In The Atlantic Magazine article "What Isn't For Sale?
", Harvard political philosopher Michael Sandel points to some interesting "markets in everything":
- paying for a prison cell upgrade in California
- dynamic market-based toll roads for solo drivers in some cities like Minneapolis
- Indian surrogate mothers who charge one-third the going rate in the U.S.
- commercial game hunting in South Africa for endangered species like the black rhino ($250,000 fee)
- concierge doctors charging patients for access to their cell phone number
- selling advertising space on your forehead
- paying somebody to stand in line overnight
But the author isn't exactly celebrating the efficiency or welfare-increasing features of the market economy with these examples, he's actually questioning whether markets have gone a little bit too far when "everything is up for sale":
"The most fateful change that unfolded during the past three decades was not an increase in greed. It was the reach of markets, and of market values, into spheres of life traditionally governed by nonmarket norms. To contend with this condition, we need to do more than inveigh against greed; we need to have a public debate about where markets belong—and where they don’t.
Why worry that we are moving toward a society in which everything is up for sale?
For two reasons. First, consider inequality. In a society where everything is for sale, life is harder for those of modest means. The more money can buy, the more affluence—or the lack of it—matters. If the only advantage of affluence were the ability to afford yachts, sports cars, and fancy vacations, inequalities of income and wealth would matter less than they do today. But as money comes to buy more and more, the distribution of income and wealth looms larger.
The second reason we should hesitate to put everything up for sale is more difficult to describe. Putting a price on the good things in life can corrupt them. That’s because markets don’t only allocate goods; they express and promote certain attitudes toward the goods being exchanged.
A debate about the moral limits of markets would enable us to decide, as a society, where markets serve the public good and where they do not belong. Thinking through the appropriate place of markets requires that we reason together, in public, about the right way to value the social goods we prize. It would be folly to expect that a more morally robust public discourse, even at its best, would lead to agreement on every contested question. But it would make for a healthier public life. And it would make us more aware of the price we pay for living in a society where everything is up for sale."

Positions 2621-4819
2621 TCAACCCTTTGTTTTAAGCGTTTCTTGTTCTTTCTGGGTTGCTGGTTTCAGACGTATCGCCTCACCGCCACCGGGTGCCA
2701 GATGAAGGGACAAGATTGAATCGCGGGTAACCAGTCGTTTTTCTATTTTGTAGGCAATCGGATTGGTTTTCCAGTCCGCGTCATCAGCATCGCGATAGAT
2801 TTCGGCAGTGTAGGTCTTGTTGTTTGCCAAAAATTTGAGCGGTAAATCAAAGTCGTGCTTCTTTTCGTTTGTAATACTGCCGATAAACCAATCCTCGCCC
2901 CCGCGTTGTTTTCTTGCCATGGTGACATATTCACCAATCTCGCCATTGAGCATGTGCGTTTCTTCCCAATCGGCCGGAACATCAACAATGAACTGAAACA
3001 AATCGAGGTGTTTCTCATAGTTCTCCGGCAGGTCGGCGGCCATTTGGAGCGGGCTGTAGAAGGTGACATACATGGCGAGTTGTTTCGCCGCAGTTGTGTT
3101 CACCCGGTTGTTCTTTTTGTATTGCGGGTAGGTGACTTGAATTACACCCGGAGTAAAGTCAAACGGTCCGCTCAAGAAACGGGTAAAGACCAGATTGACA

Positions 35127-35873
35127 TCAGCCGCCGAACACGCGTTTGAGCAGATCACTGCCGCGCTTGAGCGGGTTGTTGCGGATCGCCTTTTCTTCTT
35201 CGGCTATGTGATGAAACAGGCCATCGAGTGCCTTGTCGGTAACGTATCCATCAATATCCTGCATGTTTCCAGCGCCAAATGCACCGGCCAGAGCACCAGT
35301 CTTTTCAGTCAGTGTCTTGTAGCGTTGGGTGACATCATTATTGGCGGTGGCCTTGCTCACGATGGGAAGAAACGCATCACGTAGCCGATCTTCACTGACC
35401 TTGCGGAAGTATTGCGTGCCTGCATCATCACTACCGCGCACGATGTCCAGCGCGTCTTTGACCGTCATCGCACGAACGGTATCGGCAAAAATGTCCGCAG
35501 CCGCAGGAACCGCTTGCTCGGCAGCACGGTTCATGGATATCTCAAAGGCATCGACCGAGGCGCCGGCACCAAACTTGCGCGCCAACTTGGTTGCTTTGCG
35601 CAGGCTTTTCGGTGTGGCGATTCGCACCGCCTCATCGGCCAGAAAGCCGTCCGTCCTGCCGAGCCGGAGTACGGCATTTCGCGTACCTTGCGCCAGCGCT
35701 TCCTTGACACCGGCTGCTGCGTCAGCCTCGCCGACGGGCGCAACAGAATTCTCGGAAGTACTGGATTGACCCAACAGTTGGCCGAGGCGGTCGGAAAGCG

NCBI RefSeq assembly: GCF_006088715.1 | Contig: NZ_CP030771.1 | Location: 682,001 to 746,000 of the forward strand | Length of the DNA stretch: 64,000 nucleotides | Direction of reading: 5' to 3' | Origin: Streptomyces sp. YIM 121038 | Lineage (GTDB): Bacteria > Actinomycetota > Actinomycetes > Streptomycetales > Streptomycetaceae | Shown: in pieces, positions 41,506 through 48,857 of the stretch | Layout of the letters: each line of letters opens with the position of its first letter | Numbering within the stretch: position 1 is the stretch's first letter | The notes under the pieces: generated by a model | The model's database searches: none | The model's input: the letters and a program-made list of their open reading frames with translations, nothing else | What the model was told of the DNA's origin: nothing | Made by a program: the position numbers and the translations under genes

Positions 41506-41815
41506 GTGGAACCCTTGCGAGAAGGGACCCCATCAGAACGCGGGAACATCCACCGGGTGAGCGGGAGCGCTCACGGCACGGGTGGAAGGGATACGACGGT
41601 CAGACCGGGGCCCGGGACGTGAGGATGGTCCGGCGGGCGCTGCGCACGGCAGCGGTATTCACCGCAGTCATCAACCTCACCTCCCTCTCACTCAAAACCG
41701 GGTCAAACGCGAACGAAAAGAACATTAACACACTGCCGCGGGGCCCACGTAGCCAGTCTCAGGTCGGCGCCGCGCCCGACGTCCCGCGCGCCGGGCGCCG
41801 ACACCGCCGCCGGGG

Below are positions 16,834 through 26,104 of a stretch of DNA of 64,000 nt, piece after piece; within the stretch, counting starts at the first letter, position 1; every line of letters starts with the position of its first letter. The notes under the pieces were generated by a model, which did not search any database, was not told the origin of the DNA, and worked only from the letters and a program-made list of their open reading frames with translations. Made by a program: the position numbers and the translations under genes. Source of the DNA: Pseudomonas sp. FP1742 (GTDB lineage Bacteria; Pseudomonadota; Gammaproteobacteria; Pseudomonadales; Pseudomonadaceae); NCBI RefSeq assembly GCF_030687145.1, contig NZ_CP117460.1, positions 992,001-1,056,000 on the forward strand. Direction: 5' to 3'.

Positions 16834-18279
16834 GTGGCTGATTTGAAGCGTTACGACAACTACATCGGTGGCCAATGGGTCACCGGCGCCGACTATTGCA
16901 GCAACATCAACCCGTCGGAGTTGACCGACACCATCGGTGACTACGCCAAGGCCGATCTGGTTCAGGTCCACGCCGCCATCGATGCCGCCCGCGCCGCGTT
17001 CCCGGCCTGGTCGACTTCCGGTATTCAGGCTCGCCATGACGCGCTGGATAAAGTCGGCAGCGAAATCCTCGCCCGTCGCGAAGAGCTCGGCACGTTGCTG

MP: A few comments:
1. "In a society where everything is for sale, life is harder for those of modest means." And yet several of the examples provided contradict that statement: those of modest means can improve their lives with access to the markets for surrogate mothers, standing in line overnight and selling advertising space on their foreheads.
2. "A debate about the moral limits of markets would enable
us government to decide, as a society, where markets serve the public good and where they do not belong."
It seems like the author is basically advocating greater government control and intervention over markets (us = government), which would necessarily limit or restrict voluntary transactions at market prices, e.g. making it illegal to sell bone marrow or a kidney. In other words, it's the standard "markets fail, use government" approach, in which case we would have to be very concerned about "government failure."
3. Maybe the question should be: "What isn't currently for sale now because of government legislation that really should be for sale?" Like raw milk, kidneys, bone marrow, lemonade stands, etc.
HT: Warren Smith